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MSC targets oversized Indian freight to use up excess vessel capacity

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GENEVA : Container lines — awash with excess capacity amid muted demand conditions — are attempting new strategies to lift headhaul loads.

Signalling that trend, Mediterranean Shipping Co. (MSC) recently moved 30 transformers from Munda Port in India to Dar Es Salaam in Tanzania, with each unit weighing more than 140 tonnes.

The movement was a complex operation, given the oversized nature of the cargo and the specialized handling it needed for loading onto a container vessel.

These transformers were meant for Tanzania’s Julius Nyerere Hydro Electric Power Project.

“The transportation of the transformers is a delicate and complicated operation,” the Geneva-based carrier said.

According to MSC, the project equipment is critical to Tanzania’s ambitious plans to develop five hydropower plan projects to deal with acute power shortages and propel industrial activity in the country.

MSC explained, “The transportation of heavy and fragile components, such as transformers, to remote power plants in Africa presents unique complexities and challenges,”

Paskal Madede, sales manager at MSC Tanzania, highlighted the operational experience, noting the critical nature of handling such equipment, singling out the port crane significance of port crane weight limits, meticulous safety measures, and careful gear selection to ensure equipment security during transit.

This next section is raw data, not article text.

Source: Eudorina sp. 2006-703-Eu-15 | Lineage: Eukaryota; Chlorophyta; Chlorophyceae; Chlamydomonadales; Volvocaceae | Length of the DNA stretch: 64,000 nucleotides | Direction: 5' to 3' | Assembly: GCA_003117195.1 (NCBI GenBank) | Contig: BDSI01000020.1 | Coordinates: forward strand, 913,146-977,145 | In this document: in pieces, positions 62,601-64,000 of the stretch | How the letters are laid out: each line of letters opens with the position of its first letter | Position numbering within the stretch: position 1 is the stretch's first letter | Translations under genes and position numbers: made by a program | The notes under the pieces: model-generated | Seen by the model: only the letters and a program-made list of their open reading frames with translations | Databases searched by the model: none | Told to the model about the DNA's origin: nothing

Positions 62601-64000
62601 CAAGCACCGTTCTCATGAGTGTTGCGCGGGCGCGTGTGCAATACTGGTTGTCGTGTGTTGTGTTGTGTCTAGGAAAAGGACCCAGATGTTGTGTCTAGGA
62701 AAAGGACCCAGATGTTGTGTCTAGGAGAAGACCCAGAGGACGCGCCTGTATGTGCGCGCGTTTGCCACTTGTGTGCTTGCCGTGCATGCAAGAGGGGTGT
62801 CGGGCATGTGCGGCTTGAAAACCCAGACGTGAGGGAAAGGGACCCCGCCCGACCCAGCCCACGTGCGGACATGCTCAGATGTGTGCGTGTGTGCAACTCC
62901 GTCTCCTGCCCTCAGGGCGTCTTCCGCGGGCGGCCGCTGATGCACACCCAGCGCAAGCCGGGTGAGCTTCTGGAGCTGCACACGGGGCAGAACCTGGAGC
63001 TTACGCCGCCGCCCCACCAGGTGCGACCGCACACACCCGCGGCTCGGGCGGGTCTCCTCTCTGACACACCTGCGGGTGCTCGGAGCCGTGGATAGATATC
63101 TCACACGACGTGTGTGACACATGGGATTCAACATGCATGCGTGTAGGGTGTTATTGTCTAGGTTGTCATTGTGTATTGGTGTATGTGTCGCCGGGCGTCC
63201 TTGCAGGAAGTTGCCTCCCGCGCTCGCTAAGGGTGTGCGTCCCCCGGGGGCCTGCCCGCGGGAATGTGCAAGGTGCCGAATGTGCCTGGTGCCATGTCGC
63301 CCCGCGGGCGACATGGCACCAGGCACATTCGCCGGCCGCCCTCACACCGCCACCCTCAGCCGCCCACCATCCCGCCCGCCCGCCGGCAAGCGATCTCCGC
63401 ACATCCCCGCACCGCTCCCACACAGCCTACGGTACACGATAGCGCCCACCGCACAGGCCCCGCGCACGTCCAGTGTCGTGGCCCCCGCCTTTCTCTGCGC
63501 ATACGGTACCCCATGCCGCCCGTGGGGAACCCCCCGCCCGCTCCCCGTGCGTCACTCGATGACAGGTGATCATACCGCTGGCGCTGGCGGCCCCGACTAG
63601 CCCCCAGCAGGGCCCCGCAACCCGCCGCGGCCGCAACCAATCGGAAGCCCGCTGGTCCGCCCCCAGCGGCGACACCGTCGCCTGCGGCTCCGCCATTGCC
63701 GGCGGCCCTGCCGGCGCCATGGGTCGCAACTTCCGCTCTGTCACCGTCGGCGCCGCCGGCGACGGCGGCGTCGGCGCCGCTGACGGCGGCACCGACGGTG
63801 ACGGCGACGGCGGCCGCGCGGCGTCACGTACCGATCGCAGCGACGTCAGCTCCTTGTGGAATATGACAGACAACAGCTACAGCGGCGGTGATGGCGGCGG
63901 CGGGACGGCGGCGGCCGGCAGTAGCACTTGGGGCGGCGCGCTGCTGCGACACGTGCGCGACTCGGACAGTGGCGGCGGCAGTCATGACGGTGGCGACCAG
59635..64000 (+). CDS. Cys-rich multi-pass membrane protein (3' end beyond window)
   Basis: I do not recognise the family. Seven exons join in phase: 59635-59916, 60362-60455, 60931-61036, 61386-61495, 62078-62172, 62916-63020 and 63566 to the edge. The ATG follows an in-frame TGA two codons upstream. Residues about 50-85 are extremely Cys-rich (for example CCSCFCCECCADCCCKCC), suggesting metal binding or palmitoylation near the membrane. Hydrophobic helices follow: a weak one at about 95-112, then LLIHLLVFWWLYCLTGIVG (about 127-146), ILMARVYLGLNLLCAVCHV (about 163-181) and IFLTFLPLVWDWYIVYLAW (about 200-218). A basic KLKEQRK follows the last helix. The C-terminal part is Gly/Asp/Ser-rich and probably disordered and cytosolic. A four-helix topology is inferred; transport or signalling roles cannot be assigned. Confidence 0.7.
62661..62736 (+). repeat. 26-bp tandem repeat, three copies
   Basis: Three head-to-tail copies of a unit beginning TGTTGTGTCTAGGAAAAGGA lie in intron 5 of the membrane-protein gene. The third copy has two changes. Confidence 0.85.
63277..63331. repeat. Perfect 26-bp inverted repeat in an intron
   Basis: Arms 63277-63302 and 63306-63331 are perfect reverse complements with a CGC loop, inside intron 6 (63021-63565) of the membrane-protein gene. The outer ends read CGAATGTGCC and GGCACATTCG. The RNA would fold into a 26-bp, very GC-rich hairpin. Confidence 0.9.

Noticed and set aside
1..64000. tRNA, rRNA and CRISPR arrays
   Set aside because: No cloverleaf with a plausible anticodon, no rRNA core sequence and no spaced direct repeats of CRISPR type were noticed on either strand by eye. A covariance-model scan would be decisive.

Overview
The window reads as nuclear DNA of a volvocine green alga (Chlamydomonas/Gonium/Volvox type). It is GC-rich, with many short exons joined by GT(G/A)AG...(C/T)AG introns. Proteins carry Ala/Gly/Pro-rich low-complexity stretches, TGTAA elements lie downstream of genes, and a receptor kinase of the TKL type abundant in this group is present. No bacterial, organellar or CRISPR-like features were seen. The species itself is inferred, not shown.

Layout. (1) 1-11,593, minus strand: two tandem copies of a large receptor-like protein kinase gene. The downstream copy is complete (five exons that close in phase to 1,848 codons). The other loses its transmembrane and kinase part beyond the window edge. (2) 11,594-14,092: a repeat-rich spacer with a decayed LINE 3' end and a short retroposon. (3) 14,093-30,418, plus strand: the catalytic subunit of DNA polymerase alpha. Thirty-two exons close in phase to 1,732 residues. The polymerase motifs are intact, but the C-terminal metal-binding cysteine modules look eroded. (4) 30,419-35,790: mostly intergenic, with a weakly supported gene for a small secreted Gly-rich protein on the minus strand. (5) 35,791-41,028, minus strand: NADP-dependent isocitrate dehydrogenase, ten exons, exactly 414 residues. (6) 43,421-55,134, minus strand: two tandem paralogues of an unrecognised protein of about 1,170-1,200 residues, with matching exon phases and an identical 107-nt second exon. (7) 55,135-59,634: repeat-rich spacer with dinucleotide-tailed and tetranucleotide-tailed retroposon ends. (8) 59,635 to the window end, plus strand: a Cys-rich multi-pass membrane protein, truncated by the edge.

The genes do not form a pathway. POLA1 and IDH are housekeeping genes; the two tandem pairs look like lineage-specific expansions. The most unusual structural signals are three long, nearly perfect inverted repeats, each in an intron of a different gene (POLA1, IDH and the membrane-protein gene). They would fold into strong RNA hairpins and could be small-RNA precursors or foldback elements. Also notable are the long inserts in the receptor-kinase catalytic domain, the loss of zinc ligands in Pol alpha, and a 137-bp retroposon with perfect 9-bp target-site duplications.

MSC has significant operational advantages and flexibility at Mundra, as it operates one of the container terminals at Mundra jointly with port owner Adani Group, known as AICTPL.

Boosted by MSC’s transshipment loads, AICTPL saw a new monthly throughput high in November, racking up 300,451 TEUs. This was also reportedly the highest-ever monthly volume handled by any terminal in India.

With muted demand, major carriers out of Indian trades are facing significant vessel capacity utilization challenges. However, recent export trade gains present some hopeful signs for supply chain stakeholders as they explore other heavy or project cargo opportunities.

“Demand is still an issue in many markets due to high inventory and growth reflects that we may be eating into the share of some other countries,” said Dr. A. Sakthivel, President of the Federation of Indian Export Organisations (FIEO), commenting on Indian export trade data for October.

However, according to him, the export growth of 6.21% during October in merchandise exports is a good sign as the gain came despite weak demand and moderation in commodity prices, which had spiked last year after the Ukraine war.

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